Why My Child’s Milk Teeth Are Not Falling Out In Time?

Is it your child who is curious to meet the tooth fairy or is it you, wondering why aren’t those baby teeth falling off? Most children start losing their milk teeth by the age of 5-6 years. However, it can be delayed to until 7 years and can even happen by as early as 4 years of age.

Usually, parents don’t have to intervene and resort to unpleasant means like tying a thread around the tooth to pulling it out. Your child will come to know that their tooth is about to fall off because it feels wiggly. It usually comes off naturally, while they eating or pushing it with their tongue. There is a permanent tooth that pushes the roots of the baby tooth and makes it fall out.

There are some complications that arise when the permanent teeth are coming, however, none of them concerns with late falling if the milk teeth. Parents should only worry if the permanent teeth are not showing up after the baby teeth fall off. If there are extra teeth preventing the permanent teeth to grow

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by crowding the area, parents should consult a dentist.

Need For Tooth Extraction

Tooth extraction is not really necessary. Check if the tooth is wobbly—if your child is able to wiggle it with his tongue, it will soon fall out on its own. After the tooth has fallen and the permanent tooth is out, your child will absentmindedly push the permanent teeth in correct position using his/her tongue.

Even if you go to a dentist, they will ask you to wait for the milk teeth to fall out naturally. If the tooth doesn’t seem to fall, they will remove it only when it feels tough and solid. In most cases, the permanent tooth makes its way out without any external help.

Losing Teeth Too Early

Many parents also worry that their kids are losing teeth way early than expected. There are a number of reasons behind baby teeth falling off too soon. It could be due to loss of a tooth in an accident or a tooth extraction due a decay or cavity. There could also be a possibility that the tooth hasn’t grown at all.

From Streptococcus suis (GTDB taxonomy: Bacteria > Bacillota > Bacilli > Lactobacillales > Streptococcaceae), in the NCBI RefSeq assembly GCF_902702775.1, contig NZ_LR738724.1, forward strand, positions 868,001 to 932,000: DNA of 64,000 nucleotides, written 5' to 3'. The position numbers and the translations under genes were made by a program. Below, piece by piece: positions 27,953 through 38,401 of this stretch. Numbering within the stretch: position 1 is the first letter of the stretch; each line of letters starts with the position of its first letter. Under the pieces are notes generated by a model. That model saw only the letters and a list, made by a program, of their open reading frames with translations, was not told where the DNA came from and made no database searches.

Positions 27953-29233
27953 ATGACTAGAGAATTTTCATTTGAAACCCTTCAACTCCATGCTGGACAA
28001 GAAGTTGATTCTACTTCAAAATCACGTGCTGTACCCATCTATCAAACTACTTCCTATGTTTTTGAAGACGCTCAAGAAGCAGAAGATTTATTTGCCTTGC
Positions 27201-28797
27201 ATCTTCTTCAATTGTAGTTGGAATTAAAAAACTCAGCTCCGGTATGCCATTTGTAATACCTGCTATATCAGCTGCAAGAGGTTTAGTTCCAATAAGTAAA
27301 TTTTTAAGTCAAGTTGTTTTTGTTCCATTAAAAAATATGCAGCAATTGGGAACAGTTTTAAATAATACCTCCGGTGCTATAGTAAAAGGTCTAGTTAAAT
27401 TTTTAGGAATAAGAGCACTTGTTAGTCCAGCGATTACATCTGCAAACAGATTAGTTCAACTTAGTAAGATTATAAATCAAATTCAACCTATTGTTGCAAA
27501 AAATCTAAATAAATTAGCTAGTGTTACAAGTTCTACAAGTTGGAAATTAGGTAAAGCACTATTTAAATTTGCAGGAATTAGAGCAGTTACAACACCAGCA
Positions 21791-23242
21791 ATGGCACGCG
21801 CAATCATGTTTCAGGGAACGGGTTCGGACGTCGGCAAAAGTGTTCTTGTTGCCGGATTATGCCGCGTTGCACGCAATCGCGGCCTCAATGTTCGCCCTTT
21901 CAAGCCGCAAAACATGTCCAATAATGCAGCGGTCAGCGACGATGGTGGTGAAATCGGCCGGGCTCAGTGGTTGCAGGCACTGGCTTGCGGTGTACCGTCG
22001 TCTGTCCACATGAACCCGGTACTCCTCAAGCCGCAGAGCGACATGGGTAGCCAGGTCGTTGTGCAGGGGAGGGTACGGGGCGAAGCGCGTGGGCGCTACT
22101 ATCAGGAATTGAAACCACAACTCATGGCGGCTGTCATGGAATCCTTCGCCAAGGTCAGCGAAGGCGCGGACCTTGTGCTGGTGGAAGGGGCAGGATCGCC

The problems that

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can arise due to the empty space in the mouth could affect the other teeth in that space, causing them to either tilt or shift from their space. This can leave a lesser space for the permanent teeth to grow.

Treatment

The dentists recommend using a space maintainer that can keep that space open until the permanent tooth grows and fills the gap. It can prevent the risk of any orthodontic complications in future.

Children who are older and can take care of their own oral health are fitted with a removable space maintainer. Fixed spaced maintainers are also available, which are made of metal and are fixed in their place.

The space maintainer is removed when the permanent tooth starts sprouting.

Though it isn’t always necessary to fix a space maintainer if your child loses a tooth, it is important to discuss it with the dentist to weigh out the risks of complications in future.

Tips For Maintaining Oral Health In Kids

Your children should know the importance of maintaining an oral hygiene—the first step is to educate them about it. As soon as your child starts teething,

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you can start brushing their teeth using a children’s brush (with soft bristles) and a bit of fluoride toothpaste—as small as a grain of rice. Increase that to a pea-size amount once they are 3 years old.

Teach your kids to use a toothbrush, clean their tongue and gums to prevent the small food particles to stick in the oral cavity and cause a decay. Discourage saliva-sharing by avoiding the sharing of cups and spoons.

If your child is still an infant, use a gauze or cotton cloth dipped in warm water to clean their tongues, mouth, and gums. Gently, wipe the tongue clean without scrubbing the taste buds. Wash your hands before doing it.

Encourage your child to brush their teeth regularly and educate them the importance of maintaining a good oral health by.